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UN emergency head highlights difficulties in getting aid to Somalia, Darfur and Gaza

UN news

July 11, 2006

Highlighting the difficulties in getting urgent humanitarian aid to the civilian populations of conflict-ravaged Somalia, Darfur and Gaza, the top United Nations emergency relief official today called for greater access and protection for humanitarian workers and more assistance for those in need.

"As humanitarians, we try to reach all communities in need everywhere, always, [but] we have however consistent access problems, very often in violation of international law and systematically in some countries," Under-Secretary-General for Humanitarian Affairs and Emergency Relief Coordinator Jan Egeland told correspondents in New York.

Somalia, he said, has been "perhaps the most difficult case for the humanitarian community over the last 15 years," because of reduced access that has continued in recent months because of renewed fighting, but he added that a UN mission to Mogadishu on Sunday had agreed to have "systematic dialogue" with the Islamic Courts to get access to the capital's civilian population.

He said that the Union of Islamic Courts that now appeared to be in control of Mogadishu had asked international humanitarian organizations to step up their operations, saying they would allow freedom of movement and access and he emphasized how much assistance form the world community would be needed to rebuild the country.

"If the international community has hopes of re-establishing a functioning Somalia that would be democratic, that would not harbour terrorists, we have to have a massive international political, diplomatic, security, humanitarian and developmental investment."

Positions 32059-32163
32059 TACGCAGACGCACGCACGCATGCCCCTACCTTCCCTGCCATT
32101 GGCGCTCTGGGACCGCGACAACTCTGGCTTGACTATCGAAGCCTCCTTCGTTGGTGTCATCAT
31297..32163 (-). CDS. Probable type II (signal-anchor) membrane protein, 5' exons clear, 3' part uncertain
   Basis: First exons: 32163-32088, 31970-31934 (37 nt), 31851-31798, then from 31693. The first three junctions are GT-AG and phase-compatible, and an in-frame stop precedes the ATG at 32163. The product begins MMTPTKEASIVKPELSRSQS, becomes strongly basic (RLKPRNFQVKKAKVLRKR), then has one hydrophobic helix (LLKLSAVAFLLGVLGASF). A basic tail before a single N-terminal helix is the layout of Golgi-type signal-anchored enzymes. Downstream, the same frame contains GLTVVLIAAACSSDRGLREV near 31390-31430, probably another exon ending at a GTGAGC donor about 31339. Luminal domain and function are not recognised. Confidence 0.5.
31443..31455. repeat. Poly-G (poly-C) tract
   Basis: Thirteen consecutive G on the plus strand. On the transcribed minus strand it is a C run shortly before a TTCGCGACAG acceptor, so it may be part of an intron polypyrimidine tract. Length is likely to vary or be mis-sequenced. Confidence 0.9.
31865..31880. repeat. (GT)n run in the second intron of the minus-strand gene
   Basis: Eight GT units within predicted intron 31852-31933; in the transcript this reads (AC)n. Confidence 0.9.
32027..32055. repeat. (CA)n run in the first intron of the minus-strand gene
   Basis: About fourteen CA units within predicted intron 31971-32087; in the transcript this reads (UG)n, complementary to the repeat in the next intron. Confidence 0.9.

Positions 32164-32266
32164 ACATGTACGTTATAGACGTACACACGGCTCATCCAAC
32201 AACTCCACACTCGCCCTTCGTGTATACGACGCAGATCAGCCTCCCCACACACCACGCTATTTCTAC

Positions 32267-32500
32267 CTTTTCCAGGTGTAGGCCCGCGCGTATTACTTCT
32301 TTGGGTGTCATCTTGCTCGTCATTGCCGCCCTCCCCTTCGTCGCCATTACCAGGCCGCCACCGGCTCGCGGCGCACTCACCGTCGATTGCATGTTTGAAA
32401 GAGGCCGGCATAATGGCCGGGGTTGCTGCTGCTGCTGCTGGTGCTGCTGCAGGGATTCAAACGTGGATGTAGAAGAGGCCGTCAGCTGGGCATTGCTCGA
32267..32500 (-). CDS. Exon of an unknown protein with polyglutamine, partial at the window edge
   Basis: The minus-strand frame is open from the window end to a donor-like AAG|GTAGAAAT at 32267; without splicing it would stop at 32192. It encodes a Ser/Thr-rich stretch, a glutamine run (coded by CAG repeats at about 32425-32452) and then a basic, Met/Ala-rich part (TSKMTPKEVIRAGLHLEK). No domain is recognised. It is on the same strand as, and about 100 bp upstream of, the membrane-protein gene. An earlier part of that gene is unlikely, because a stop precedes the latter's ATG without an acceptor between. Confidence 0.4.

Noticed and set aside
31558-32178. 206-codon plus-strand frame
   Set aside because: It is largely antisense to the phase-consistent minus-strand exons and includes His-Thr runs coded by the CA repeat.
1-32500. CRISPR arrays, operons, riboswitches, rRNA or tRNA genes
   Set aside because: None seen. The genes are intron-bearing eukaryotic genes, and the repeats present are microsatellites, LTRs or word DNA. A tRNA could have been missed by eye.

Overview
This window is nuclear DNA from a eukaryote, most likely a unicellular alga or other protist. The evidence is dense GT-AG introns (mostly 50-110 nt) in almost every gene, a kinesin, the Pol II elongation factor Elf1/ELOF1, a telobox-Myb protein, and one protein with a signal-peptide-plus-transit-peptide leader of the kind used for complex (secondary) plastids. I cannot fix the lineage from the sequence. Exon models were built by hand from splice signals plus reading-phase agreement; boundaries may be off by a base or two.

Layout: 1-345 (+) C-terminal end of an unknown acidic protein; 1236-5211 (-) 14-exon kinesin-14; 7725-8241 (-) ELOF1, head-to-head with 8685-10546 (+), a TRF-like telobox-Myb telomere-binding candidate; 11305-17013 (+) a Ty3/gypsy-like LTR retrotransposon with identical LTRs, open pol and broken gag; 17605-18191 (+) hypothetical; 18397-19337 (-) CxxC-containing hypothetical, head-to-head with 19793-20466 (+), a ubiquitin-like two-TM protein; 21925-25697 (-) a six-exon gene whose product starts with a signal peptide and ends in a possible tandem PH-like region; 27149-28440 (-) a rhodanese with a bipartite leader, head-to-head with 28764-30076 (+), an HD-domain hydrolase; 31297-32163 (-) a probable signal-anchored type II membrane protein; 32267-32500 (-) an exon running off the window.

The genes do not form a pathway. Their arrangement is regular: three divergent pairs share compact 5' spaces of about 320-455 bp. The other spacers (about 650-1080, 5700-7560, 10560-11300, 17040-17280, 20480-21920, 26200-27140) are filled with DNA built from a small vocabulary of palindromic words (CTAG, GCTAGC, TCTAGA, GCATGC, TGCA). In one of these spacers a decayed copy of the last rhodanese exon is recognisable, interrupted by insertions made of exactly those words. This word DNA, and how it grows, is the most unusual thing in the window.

Turning to the war-torn Darfur region of Sudan, Mr. Egeland painted a similarly grim picture, highlighting in particular the displacement of 8,000 villagers from their homes because of attacks in the last 10 days and also re-emphasizing the need for a UN force to take over from the African Union troops in the region (AMIS), something the Union has itself called for but which the Somali Government so far opposes.

"In Darfur security is non-existent for the civilian population as it is non-existent for the humanitarians still. New frontlines are opening all the time in new areas," he said, adding that some of the most recent fighting had been between different factions of the former Sudan Liberation Army (SLA).

"The infighting has actually displaced 8,000 civilians over the last 10 days alone. The attacks have included indiscriminate killings, mass rape, beatings, looting and the burning of villages.

"Humanitarian colleagues are still being attacked on an almost daily basis...We need a UN force on the ground, as it is now, it is unstoppable. Our AMIS colleagues are not able to protect effectively the civilian population nor the humanitarian operation - it is completely unsustainable as it is."

On the worsening violence in Gaza, Mr. Egeland repeated international calls for both the Israeli and Palestinian sides to end the conflict, and also highlighted that the UN's latest humanitarian appeal for the occupied Palestinian territories had so far received less than a third of what is required.

"The Palestinians should immediately release the [Israeli] soldier, should immediately stop further attacks on Israeli soldiers and Israeli civilians. Israel has to back down from its military operation that is further dismantling vital Palestinian infrastructure," he said, appealing also for "free passage of humanitarian goods into Gaza" and the lifting of other restrictions at the frontier that are affecting the welfare of civilians.

"We have appealed to the international community for $385 million for our revised consolidated appeal for the occupied Palestinian territories [but] as of the 7 July we have less than one third of this, 31 per cent, a total of $117 million has been funded, so we need money, as we need access, as we need security," he said.

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